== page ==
Hike in DC rates not reflective of more cautious sentiment after July cooling measures: consultants

/ EdgeProp Singapore |
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The Ministry of National Development (MND) on Sept 1, revised the development charge (DC) rates for redevelopment land for the period of Sept 1, 2018 to Feb 28, 2019. DC rates are revised every six months, and are payable when planning permission is granted to carry out development projects that increase the value of the land, for example, rezoning to a higher value use and/or increasing the plot ratio, says Tricia Song, Colliers International head of research for Singapore.
In the latest half-yearly period, the DC rates for commercial, non-landed residential, hotel/hospitality and industrial were increased. The DC rates remain unchanged for landed residential, place of worship/civic and community institution and others.
The Tanglin Road/Cuscaden Road/Orchard Boulevard/Grange Road area saw the steepest increase of 33%, most likely due to the record collective sale price of $2,910 psf per plot ratio (psf ppr) for the freehold Park House site (pictured) in June (Credit: CBRE)
On the back of bullish land bids by developers and en bloc sale fever in 1H2018, the government hiked the DC rates for non-landed residential use by 9.8% on average, says Nicholas Mak, executive director of ZACD Group. The increase is not as precipitous as the 22.8% climb during the last revision six months ago - the biggest increase since Sept 2007 when the rate soared by an average of 57.8%, he adds.
DC rates increase 33% for Tanglin-Cuscaden area
DC rates for non-landed residential sites will increase for 75 of the 118 geographical sectors by between 3% and 33%, with no change to the remaining 43 sectors, adds Mak. In the previous revision six months ago, the non-landed residential DC rates increased for 116 out of 118 sectors.
The Tanglin Road/Cuscaden Road/Orchard Boulevard/Grange Road area otherwise known as Sector 43 saw the steepest increase of 33%, most likely due to the record collective sale price of $2,910 psf per plot ratio (psf ppr) for the freehold Park House site in June; and the record price of $2,377 psf ppr for the 99-year leasehold residential site on Cuscaden Road sold in a government land tender that closed at the end of April, notes Mak.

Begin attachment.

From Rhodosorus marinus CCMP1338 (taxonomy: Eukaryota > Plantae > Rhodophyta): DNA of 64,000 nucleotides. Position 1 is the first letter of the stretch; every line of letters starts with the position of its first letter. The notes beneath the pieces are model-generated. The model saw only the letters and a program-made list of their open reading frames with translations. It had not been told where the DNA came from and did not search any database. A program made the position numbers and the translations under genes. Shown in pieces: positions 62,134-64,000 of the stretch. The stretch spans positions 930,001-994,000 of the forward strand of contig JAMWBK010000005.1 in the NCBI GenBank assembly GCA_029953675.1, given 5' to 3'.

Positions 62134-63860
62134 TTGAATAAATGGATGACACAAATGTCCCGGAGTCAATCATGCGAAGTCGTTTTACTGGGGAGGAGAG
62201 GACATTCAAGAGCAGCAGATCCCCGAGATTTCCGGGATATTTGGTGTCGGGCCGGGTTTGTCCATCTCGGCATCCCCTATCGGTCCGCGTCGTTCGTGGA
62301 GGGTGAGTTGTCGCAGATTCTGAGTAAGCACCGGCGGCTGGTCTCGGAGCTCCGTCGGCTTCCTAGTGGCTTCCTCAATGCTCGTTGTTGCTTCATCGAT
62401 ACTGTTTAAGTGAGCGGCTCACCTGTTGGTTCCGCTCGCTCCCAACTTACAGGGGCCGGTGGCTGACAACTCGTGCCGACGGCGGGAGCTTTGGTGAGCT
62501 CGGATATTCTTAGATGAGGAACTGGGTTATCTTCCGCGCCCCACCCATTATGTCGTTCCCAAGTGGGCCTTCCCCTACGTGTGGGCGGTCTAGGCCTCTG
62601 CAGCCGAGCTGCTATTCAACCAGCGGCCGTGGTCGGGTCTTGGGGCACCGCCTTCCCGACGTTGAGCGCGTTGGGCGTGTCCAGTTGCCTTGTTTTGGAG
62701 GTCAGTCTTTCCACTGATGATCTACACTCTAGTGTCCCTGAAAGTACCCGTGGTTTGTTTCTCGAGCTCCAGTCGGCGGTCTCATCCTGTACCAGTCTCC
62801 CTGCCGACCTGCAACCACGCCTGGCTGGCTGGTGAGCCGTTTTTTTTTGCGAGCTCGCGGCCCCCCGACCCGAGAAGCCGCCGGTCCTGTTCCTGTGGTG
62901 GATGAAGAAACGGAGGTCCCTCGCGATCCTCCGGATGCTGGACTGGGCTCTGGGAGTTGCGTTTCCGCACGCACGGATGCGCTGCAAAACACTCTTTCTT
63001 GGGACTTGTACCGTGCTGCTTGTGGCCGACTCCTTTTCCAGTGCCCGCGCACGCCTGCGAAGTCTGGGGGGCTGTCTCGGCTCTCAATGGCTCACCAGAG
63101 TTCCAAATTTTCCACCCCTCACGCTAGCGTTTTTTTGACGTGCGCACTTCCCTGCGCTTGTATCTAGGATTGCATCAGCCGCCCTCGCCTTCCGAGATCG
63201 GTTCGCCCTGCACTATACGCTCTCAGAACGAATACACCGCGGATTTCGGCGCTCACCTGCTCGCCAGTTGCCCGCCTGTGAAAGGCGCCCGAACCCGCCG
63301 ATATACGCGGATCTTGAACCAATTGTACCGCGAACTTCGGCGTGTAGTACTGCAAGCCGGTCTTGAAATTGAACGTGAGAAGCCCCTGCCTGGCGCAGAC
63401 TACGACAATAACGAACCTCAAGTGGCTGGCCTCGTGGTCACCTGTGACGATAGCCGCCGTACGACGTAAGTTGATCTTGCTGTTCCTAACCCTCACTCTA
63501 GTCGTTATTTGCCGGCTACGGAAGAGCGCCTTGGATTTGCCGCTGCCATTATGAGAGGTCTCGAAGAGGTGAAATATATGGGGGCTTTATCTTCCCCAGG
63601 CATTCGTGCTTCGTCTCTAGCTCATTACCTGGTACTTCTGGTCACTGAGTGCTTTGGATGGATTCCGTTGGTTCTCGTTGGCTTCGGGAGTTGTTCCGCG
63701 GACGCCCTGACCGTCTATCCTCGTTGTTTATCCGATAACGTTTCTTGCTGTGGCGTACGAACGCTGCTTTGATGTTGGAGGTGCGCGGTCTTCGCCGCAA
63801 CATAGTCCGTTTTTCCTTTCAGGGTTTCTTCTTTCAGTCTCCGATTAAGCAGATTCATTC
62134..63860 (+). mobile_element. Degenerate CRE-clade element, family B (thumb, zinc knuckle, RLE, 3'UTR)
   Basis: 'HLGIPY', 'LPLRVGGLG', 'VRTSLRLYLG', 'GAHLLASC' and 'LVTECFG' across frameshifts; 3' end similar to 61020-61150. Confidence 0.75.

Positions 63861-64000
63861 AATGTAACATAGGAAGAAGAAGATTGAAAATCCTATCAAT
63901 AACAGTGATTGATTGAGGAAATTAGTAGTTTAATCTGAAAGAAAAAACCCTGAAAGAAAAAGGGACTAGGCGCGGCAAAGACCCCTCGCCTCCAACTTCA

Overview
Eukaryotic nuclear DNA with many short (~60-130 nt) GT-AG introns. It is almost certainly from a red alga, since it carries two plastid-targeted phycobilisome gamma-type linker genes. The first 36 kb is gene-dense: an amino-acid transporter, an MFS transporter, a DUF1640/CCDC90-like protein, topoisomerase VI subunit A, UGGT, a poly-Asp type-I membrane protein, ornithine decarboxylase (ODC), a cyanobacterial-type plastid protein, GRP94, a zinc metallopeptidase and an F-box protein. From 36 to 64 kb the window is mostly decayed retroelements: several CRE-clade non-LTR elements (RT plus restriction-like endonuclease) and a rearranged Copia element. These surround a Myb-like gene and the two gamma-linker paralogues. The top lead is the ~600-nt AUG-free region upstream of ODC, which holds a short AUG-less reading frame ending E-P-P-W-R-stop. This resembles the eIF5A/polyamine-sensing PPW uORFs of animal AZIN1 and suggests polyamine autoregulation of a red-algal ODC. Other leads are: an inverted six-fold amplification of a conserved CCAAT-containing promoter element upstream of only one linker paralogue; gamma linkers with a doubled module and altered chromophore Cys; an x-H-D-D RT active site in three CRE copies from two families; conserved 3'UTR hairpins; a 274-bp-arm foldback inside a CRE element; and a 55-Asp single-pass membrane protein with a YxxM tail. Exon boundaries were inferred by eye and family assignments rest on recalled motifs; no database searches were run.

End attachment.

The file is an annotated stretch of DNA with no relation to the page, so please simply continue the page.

“The rise in non-landed residential DC rates should not come as a surprise, given the frenzy of en bloc activities in 2Q2018, which saw land transactions at record prices,” says Christine Li, Cushman & Wakefield (C&W) senior director of research. Residential en bloc transactions in 2Q2018 was $3.8 billion, almost half of 2017’s tally of $8.2 billion. For the whole of 2018 to date, total en bloc deals is around $9.9 billion.
Developers’ margins affected
Li sees the rise in DC rates further dampening sentiments after the recent slew of cooling measures in July. “Developers are likely to adopt a more prudent and cautious stance in view of higher costs (due to higher DC rates) and lower demand (due to the new cooling measures).”
Developers’ margins would also be affected, points out Li. “Developers may try to pass on this cost to homebuyers which would be challenging in the current market. The alternative would be to launch much smaller units to boost profitability.”
Given that there is a lag between DC rate changes and market shifts, the next revision in March 2019 could be more muted and may present a truer picture of the non-landed residential property market, says Colliers' Song.
“The latest figures which tracked market developments in the March to August period may not fully reflect the current climate, particularly the more cautious sentiment following the July 6 property cooling measures,” says Song. She expects developers to hold back on land acquisition in the near-term.
Commercial DC rates up 8.3%
Commercial DC rates rose across the board, with 116 out of 118 sectors showing increases, notes C&W’s Li. In contrast, only 41 out of 118 sectors showed an increase in the previous revision six months ago. The average increase was also higher at 8.3%, compared to the previous period of 2.7%, she adds.
The DC rate for Sector 110 (Commonwealth Avenue West / North Buona Vista Road / Holland Road / Ulu Pandan Road / Clementi Road Area) rose the most with a spike of 17%. This was attributed to the tender price of $1.2 billion or $1,888 psf ppr for the Holland Road GLS mixed-use site, which was awarded to a Far East Organization-led consortium, adds Li.

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